Changes relating to English language requirements for Points-Based System applicants A change is being made to Appendix B to be clear that an applicant must provide official documentation produced by UK NARIC to confirm any assessment of their degree by UK NARIC. Changes relating to the Department for International Trade in the requirements for Points-Based System applicants Changes are being made to references to UK Trade and Investment (UKTI), to reflect that UKTI is now a part of the Department for International Trade, and that funding for its global graduate entrepreneur programme is now provided by an external supplier. Changes relating to Tier 4 of the Points-Based System Tier 4 of the Points-Based System is the visa route used by non-EEA students wishing to study in the UK. Tier 4 is comprised of two categories: Tier 4 (General) and Tier 4 (Child). The following changes are being made in Tier 4: A minor change is being made to the definition of a UK Recognised Body to reflect a change in ownership of the Tier 4 Postgraduate Doctor and Dentist Page 10 of 16 Programme from the UK Foundation Programme Office to Health Education South London, and from 1 November 2016...

Changes relating to Tier 2 of the Points-Based System

Changes relating to Tier 2 of the Points-Based System Tier 2 of the Points-Based System caters for migrant workers with an offer of a skilled job from a licensed employer. There are four overall categories: General, Intra-Company Transfer (ICT), Minister of Religion, and Sportsperson. The Government announced changes to Tier 2 (General) and Tier 2 (ICT) on 24 March 2016 following a review published by the independent Migration Advisory Committee (MAC) on 19 January 2016. The Government announced that the changes would be introduced in two stages, in autumn 2016 and April 2017. This Statement includes the changes announced for autumn 2016, and additional minor changes. The changes to each specific category are set out below. In addition, the time given to applicants and sponsors to respond to requests for further information in relation to genuineness assessments in both categories is being reduced from 28 calendar days to 10 working days, for consistency with other similar requirements elsewhere in the Immigration Rules. Minor changes are also being made across both these categories to clarify appropriate rate requirements and replace outdated references to the UK Border Agency. Tier 2 (General) The Tier 2 (General) category is for migrant workers with an...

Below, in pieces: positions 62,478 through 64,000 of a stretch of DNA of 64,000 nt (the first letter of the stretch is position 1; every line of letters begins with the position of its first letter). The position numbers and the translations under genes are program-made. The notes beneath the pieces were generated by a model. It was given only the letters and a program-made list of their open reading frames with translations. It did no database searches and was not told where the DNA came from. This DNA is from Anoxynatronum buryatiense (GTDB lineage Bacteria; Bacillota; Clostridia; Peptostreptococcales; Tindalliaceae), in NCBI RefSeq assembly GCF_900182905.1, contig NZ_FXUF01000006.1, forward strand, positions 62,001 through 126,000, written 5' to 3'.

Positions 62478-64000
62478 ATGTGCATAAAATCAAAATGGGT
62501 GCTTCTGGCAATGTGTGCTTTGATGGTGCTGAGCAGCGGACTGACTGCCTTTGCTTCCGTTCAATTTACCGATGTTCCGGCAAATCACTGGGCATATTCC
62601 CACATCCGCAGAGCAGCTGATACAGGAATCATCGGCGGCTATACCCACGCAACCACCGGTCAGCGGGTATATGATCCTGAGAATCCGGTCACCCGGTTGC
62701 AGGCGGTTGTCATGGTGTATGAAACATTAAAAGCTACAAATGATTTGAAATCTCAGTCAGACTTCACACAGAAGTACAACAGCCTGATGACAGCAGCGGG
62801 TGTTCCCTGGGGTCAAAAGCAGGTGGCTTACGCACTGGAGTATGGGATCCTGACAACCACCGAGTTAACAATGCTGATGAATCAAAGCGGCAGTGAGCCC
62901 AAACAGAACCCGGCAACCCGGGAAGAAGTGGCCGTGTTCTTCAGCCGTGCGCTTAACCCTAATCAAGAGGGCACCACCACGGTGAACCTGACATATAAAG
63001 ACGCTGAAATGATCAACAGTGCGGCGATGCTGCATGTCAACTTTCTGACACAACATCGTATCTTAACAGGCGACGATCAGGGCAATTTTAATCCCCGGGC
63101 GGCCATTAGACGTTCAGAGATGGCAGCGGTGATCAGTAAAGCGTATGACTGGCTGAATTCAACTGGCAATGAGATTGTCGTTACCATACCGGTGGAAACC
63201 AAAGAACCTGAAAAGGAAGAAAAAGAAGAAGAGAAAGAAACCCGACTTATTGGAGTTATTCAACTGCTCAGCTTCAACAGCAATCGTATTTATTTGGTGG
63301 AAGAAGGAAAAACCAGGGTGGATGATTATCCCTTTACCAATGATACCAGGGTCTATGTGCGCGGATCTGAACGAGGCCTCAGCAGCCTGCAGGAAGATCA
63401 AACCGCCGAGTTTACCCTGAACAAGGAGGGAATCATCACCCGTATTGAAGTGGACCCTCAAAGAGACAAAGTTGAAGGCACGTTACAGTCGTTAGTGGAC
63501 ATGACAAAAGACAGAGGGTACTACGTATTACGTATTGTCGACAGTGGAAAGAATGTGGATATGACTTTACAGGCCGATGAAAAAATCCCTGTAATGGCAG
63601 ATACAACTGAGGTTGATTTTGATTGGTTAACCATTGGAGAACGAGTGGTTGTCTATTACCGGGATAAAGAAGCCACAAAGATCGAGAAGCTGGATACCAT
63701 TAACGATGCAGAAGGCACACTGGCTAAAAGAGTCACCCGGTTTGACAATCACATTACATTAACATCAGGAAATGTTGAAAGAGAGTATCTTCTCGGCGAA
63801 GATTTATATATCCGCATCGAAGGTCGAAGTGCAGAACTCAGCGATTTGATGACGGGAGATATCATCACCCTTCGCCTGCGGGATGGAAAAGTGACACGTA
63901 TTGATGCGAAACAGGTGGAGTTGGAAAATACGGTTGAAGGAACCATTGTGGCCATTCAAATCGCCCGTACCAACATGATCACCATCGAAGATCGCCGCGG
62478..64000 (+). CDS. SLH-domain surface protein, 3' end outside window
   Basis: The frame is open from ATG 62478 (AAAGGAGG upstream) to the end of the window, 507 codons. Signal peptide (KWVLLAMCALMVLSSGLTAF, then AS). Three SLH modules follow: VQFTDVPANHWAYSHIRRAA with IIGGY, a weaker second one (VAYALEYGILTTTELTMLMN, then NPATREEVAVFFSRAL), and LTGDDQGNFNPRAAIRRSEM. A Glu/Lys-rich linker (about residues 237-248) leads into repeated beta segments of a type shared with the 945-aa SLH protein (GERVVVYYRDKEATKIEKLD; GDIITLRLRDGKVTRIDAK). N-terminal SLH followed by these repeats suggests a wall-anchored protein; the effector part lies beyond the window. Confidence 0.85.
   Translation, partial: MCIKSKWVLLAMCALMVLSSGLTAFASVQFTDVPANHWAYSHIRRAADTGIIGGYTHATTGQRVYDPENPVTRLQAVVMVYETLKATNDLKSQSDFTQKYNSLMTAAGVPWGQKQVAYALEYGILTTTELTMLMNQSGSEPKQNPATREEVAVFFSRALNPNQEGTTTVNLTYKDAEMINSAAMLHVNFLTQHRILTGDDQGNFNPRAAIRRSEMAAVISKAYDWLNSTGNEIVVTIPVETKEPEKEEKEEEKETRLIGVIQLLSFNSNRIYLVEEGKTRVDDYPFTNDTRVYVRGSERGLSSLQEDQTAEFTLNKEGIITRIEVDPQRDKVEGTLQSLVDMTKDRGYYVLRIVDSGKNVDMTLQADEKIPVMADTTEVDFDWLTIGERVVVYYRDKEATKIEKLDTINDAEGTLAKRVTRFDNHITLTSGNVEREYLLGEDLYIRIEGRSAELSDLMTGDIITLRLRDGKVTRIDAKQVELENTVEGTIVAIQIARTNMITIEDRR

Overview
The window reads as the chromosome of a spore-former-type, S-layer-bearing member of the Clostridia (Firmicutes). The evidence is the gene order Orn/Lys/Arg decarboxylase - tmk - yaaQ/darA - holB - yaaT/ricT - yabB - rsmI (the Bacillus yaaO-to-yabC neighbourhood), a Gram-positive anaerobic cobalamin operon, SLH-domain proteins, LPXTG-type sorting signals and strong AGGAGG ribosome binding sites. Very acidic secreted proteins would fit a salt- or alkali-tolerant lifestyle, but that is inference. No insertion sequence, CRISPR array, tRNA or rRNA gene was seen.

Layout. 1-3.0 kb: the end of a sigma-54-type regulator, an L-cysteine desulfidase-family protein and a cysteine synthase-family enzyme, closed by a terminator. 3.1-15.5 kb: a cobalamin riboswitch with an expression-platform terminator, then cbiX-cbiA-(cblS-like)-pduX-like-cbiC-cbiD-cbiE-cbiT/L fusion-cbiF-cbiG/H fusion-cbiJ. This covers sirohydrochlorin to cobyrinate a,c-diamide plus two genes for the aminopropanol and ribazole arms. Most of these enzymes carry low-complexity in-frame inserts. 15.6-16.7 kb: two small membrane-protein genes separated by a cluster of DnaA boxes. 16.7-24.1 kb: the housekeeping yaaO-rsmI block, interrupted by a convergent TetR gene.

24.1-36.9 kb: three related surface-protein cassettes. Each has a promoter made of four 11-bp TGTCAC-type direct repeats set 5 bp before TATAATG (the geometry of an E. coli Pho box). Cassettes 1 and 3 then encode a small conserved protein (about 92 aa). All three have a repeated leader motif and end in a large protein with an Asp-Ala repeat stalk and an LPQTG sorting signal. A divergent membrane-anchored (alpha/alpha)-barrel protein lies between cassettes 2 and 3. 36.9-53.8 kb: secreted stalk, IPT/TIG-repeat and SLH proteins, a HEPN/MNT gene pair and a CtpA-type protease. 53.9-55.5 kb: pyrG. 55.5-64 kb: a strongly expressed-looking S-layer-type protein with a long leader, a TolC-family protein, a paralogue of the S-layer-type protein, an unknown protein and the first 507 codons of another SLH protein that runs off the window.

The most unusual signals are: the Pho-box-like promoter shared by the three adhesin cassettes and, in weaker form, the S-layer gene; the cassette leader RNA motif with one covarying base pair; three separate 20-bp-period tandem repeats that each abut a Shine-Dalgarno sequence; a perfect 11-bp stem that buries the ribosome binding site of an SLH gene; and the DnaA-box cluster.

Changes relating to Tier 1 of the Points-Based System

Changes relating to Tier 1 of the Points-Based System Tier 1 of the Points-Based System caters for high value migrants, and currently consists of four active categories: Tier 1 (Exceptional Talent), Tier 1 (Entrepreneur), Tier 1 (Investor) and Tier 1 (Graduate Entrepreneur). It also includes the Tier 1 (General) category, which was closed to new applicants in April 2011 but remains open for settlement applications. Tier 1 (Entrepreneur) The Tier 1 (Entrepreneur) category caters for applicants coming to the UK to set up, take over, or be involved in the running of a business in the UK. The following minor technical changes are being made to this category to clarify various evidential requirements and to correct minor drafting errors: An amendment to clarify that applicants supplying third party evidence do not need to meet the requirement for their bank statements to cover a consecutive 90-day period of time. An amendment to make clear that applicants who are also accountants cannot sign-off their own accounts and/or funding evidence. Making a provision to allow applicants with funding from an endorsed Seed Funding Competition to provide a letter from an authorised official of the fund as confirmation that money is being made available...

Changes relating to the Points-Based System

Points-Based System applications are normally decided on the basis of the information provided by the applicant before the case is considered. Paragraph 245AA of the Immigration Rules sets out the limited circumstances in which a decision maker may write out to request further evidence from the applicant. A change has been made to clarify in what circumstances a document will be considered to be missing from a sequence for the purposes of paragraph 245AA(b)(i) and so may be requested from the applicant. A document will only be considered to be missing from a sequence where the documents at the beginning and the end of a sequence have both been provided and the missing document is within that sequence. When further documents have been requested under evidential flexibility, the time period the applicant has to provide the required document has been changed from 7 working days to 10 working days. This is to align it with the time period for responding to a request made under the current paragraph 34C (paragraph 34B from 24 November 2016) of the Immigration Rules.